PARIS — Lacking any discernible content outside of context, the translucent, cheery façade of Daniel Buren’s “Observatory of Light” (2016) at the Foundation Louis Vuitton is another example of how once-radical conceptual artists have become co-opted and turned into spiffy designer-decorators.
First let me tell you what it’s like to be here.
BRIGHTON, UK — “No one I know is selling any work,” says artist Scott Mason, who bolsters his income with teaching and the occasional performance, such as the one he is about to give tonight. And none of the dozen people in attendance at the space, Meter Room in Coventry, is waving a checkbook. But then again this is an artist-run space. Mason’s gig and the surrounding exhibition is an exploration of this very type of institution. Collectors, although no doubt welcome, are not really expected.
MELBOURNE, Australia — Melbourne-based street artist CDH specializes in presenting audacious and difficult challenges to institutions that explore the illicit nature of street art. Disguised in a bright safety vest, he is well-spoken and calm and on one occasion his demeanor has even been able to convince a few Melbourne police officers to help him install a street art work. He believes in giving art to the city if they want it or not and that art can be created even if permission is not granted. He dares people to destroy what is clearly art and so traps them in participating in his project.
Once it seemed to matter — the high end, I mean. Art and money, when you put the two words together, would invariably lead to HirstMurakamiKoons unless they were referencing KoonsMurakamiHirst. And the crazy gushes of cash that went their way, and the way they flaunted it, became prime rib for glossy magazines and academic panels alike. But that was so 2007.
February 28 and March 1 marked Museum Advocacy Day, an event organized by the American Association of Museums to give people the opportunity to show their support for community museums and push for their consideration in government. The #MuseumAdvocacy hashtag became a viral venue for museum memories, so we’ve collected the best tweets here.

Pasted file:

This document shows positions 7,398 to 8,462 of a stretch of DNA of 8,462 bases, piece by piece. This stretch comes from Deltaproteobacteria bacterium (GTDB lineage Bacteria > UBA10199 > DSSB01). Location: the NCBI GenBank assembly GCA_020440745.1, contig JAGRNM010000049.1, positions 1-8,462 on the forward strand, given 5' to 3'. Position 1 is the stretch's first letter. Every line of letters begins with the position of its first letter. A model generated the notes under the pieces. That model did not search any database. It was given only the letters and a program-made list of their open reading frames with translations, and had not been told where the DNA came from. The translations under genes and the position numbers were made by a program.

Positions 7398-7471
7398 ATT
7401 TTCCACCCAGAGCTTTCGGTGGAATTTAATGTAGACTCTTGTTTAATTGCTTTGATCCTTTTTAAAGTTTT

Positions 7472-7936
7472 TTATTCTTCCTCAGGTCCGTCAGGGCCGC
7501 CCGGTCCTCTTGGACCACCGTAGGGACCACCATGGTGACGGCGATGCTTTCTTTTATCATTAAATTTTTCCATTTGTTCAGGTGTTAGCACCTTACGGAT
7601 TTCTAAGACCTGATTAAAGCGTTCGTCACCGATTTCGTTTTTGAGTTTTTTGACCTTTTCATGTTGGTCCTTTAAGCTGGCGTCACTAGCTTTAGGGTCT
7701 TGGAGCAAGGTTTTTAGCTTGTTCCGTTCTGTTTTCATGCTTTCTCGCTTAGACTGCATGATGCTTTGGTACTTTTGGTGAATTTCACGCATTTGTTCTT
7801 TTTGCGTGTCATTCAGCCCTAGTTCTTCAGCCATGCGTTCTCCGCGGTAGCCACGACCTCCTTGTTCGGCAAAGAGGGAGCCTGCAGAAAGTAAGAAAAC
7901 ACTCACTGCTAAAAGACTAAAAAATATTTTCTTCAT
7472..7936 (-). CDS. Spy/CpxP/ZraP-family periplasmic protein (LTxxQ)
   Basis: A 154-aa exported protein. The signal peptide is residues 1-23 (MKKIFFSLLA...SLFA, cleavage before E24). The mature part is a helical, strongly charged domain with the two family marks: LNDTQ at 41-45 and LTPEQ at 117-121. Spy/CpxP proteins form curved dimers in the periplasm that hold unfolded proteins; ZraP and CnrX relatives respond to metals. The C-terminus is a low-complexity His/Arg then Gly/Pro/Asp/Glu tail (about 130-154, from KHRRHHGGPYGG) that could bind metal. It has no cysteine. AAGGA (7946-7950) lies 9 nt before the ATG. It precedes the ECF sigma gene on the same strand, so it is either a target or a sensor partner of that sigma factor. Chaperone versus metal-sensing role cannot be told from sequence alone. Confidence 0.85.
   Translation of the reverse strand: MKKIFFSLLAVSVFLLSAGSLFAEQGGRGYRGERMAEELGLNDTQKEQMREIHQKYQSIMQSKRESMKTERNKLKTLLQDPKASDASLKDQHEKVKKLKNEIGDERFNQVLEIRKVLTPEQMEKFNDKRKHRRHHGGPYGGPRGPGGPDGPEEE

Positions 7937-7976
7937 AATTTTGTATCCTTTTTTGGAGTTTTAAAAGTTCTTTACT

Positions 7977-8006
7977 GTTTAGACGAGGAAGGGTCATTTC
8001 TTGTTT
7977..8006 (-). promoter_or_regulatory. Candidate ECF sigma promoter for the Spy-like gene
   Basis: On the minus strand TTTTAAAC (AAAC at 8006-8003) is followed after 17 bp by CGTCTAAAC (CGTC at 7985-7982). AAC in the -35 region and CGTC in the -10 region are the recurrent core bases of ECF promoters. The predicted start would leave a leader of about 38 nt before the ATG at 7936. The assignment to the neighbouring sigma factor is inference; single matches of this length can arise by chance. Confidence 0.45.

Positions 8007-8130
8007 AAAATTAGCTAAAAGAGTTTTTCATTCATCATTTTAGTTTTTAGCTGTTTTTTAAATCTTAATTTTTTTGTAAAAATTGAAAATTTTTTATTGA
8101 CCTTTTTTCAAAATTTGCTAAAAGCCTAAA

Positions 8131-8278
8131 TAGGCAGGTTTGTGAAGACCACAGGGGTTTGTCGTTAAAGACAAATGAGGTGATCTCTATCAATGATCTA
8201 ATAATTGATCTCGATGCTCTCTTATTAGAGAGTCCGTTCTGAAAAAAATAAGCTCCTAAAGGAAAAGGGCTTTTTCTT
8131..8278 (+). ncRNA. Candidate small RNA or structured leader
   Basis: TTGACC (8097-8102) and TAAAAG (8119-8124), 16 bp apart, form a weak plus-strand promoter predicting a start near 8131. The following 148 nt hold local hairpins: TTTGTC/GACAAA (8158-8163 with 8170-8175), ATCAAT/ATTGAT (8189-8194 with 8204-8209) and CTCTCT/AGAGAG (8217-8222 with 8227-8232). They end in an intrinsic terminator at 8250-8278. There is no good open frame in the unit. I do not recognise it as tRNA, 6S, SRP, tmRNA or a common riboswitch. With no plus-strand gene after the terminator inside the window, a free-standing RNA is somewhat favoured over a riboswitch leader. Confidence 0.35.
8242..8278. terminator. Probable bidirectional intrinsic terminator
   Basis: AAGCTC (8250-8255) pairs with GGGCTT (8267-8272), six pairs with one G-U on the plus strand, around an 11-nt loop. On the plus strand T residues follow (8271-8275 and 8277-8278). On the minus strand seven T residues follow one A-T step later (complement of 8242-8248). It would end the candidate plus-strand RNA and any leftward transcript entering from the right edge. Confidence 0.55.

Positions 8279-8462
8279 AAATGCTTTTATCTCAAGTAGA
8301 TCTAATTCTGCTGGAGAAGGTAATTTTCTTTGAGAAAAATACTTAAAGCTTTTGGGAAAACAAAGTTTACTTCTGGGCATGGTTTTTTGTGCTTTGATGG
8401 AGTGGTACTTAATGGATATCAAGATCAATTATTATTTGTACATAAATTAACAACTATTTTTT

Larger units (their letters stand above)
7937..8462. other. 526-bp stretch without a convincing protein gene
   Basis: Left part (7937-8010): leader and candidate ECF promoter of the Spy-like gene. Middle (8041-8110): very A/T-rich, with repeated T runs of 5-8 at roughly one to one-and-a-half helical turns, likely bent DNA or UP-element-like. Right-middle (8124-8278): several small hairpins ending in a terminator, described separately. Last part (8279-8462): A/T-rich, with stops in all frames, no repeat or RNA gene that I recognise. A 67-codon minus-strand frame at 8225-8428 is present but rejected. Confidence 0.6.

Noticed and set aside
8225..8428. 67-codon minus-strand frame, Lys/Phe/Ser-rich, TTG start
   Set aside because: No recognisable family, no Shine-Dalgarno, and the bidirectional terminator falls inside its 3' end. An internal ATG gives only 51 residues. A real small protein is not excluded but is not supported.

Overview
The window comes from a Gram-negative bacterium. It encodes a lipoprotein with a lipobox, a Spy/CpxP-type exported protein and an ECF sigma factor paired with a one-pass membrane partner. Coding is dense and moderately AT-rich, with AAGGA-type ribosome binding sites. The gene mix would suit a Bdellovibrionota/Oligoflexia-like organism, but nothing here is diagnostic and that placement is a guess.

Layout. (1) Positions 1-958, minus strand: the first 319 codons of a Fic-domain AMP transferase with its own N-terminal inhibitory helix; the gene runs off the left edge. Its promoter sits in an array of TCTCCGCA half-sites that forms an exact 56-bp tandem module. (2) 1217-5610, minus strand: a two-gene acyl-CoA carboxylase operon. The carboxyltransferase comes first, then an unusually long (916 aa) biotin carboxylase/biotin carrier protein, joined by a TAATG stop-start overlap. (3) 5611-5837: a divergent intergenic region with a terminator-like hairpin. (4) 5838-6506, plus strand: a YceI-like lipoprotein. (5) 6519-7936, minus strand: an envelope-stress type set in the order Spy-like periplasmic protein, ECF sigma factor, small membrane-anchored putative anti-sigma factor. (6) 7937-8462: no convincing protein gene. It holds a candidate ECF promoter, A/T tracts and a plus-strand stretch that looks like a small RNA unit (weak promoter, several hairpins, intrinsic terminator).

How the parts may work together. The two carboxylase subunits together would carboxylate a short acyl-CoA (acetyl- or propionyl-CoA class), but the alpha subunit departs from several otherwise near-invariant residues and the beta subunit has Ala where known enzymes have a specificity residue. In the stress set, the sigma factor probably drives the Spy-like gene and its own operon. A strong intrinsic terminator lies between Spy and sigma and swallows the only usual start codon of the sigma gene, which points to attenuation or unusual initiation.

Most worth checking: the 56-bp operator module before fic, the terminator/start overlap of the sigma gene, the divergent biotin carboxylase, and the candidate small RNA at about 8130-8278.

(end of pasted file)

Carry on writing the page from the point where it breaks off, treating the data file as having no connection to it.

In an essay for Paper Monument‘s third issue, Timothy Aubry writes on his view of youngsters’ behavior in museums, temples of art that were previously bastions of quiet respect and contemplation. Now, they may as well be amusement parks! Aubry points to the pajama-party vibe of Pipolotti Rist’s “Pour Your Body Out (7354 Cubic Meters)” (2008), installed in MoMA’s atrium, to speak on our cultural lack of reverence for museum spaces. No longer content to be in awe, we now argue with our museum experiences and adapt them to our own ends. Does a younger generation have a different attitude towards museum-going?
On February 17, a new move was made to keep Philadelphia’s Barnes Foundation in its original home. Based on accusations of political misconduct uncovered through documentary footage, lawyers for the Friends of the Barnes Foundation are asking a judge to reopen the case that ruled in favor of the Barnes moving to a new location in center city.
With Sotheby’s announcement of their sale of Guy Ullens’ collection of Chinese contemporary art comes news that Ullens is divesting himself of his Chinese contemporary art museum in Beijing, handing it over to long-term Chinese partners. A major Ai Weiwei exhibition planned at the space was recently canceled due to political pressure.
On February 2nd, a post published on now-Minister of Antiquities Zahi Hawass’s blog categorically stated: “I would like the people of the world to know that today all of the Egyptian monuments are safe.” The post assures us that no major Egyptian archaeological sites have been seriously damaged besides the Egyptian Museum in Cairo, at the epicenter of the protests that recently overthrew Mubarak’s government (of which Zahi Hawass was a prominent part). Oh, but there was also the “looting of the storage magazine in Qantara,” during which an unknown amount of antiquities were stolen, though 288 were reportedly returned. Hawass’s blog gives a uniquely skewed perspective on Egyptian lootings over the past weeks, not to be trusted, but certainly not to be discounted either.
The Boston art media are getting into a tiff, arguing if the newly redesigned ICA Boston is irrelevant-on-arrival. The Diller Scofidio+Renfro-designed home has actually heralded a new high point for a museum that is becoming one of the Northeast’s most dynamic, interesting contemporary art institutions.
The re-installation of the Denver Art Museum’s American Indian art galleries has an important new feature: individual artist names are now included on its wall labels. The comprehensive re-installation heralds a new move towards recognition of the history of Native American art, as well as Native American artists’ contribution to a larger American art history.